The conference, hosted by Lung Foundation Australia, aims to provide a forum to raise and discuss issues in a multidisciplinary team environment, for non-small cell lung cancer, small cell lung cancer and mesothelioma. Plenary sessions are relevant, interactive and focused on producing an outcome relative to multidisciplinary care. Pertinent topics ensure the program appeals to many delegates, including Physicians, Surgeons, Oncologists, Pathologists, General Practitioners, Nurses and people holding similar responsibilities involved in the management, treatment and research of lung cancer and mesothelioma throughout Australia.
For more information visit: http://www.alcc.net.au
About the report
The report outlines the following calls to action to improve outcomes for lung cancer patients:
- Reducing the stigma of lung cancer
- Making early detection and screening for lung cancer a priority
- Improving access to best practice care for all patients with lung cancer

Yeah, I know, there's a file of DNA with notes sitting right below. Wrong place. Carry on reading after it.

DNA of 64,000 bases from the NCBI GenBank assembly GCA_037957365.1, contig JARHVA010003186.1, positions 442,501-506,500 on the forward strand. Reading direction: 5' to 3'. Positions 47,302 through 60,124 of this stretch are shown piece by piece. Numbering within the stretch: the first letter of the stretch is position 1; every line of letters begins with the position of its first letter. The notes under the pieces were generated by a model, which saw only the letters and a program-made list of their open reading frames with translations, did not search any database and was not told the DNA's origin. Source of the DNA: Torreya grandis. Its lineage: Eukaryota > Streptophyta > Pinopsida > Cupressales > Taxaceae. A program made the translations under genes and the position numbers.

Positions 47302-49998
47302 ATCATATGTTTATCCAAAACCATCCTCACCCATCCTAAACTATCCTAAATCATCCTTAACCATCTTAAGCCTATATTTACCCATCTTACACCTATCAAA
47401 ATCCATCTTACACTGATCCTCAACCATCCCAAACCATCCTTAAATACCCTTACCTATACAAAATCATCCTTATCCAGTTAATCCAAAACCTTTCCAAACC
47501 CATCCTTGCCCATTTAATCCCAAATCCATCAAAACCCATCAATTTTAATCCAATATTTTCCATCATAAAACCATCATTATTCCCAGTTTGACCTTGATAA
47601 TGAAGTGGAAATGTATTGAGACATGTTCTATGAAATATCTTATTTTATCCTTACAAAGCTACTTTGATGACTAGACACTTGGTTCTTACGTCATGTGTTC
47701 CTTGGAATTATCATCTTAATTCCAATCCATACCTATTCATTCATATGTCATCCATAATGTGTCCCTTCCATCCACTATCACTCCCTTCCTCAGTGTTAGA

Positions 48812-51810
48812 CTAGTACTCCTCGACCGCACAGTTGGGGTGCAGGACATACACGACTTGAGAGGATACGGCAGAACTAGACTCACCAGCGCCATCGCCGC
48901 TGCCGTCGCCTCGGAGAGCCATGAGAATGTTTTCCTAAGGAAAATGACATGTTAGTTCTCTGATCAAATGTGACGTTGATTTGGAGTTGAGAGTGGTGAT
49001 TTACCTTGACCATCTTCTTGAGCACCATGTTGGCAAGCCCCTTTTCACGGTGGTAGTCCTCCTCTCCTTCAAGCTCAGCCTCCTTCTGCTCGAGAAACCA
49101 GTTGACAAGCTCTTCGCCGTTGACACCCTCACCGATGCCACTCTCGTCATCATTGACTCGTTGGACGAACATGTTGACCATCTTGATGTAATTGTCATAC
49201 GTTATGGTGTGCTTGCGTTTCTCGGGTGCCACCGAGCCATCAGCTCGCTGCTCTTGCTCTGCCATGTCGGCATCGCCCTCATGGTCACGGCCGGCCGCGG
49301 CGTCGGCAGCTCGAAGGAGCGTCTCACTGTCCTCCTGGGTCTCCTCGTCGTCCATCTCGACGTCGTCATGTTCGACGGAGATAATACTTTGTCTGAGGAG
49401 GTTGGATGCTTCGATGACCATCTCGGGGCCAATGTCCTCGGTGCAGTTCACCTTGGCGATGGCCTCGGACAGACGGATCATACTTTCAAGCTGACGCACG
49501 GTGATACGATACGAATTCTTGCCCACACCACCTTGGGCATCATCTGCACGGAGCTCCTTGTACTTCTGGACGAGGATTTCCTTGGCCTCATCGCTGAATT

- Increasing research funding for lung cancer
[iii] Australian Institute of Health and Welfare, “Prostate Cancer in Australia”, last updated January 2016, http://www.aihw.gov.au/cancer/prostate/
[vi] An Ipsos MORI report for the Global Lung Cancer Coalition. Global perceptions of lung cancer. June 2010. https://www.ipsos-mori.com/Assets/Docs/Polls/sri_global-perceptions-of-lung-cancer_16june2010.pdf [last accessed August 2016]
[vii] American Lung Association, Addressing the stigma of lung cancer (Chicago: American Lung Association, 2014)
[viii] Jared Weiss et al., “Public attitudes about lung cancer: stigma, support, and predictors of support,” Journal of Multidisciplinary Healthcare (July 2014):293-300
[ix] Cancer Australia 2014. Cancer Research in Australia: an overview of funding to cancer research projects and research programs in Australia 2006 to 2011, Cancer Australia, Surry Hills, NSW.
[x] AIHW & Cancer Australia 2011. Lung cancer in Australia: an overview. Cancer series no. 64. Cat. no. CAN 58. Canberra: AIHW. URL: http://www.aihw.gov.au/publication-detail/?id=10737420419 [Last accessed August 2016]
[xi] Australian Institute of Health and Welfare. Occupational Cancer In Australia. April 2006. URL: http://www.safeworkaustralia.gov.au/sites/SWA/about/Publications/Documents/411/Occupational_Cancer_Australia_April_2006.pdf [Last accessed August 2016]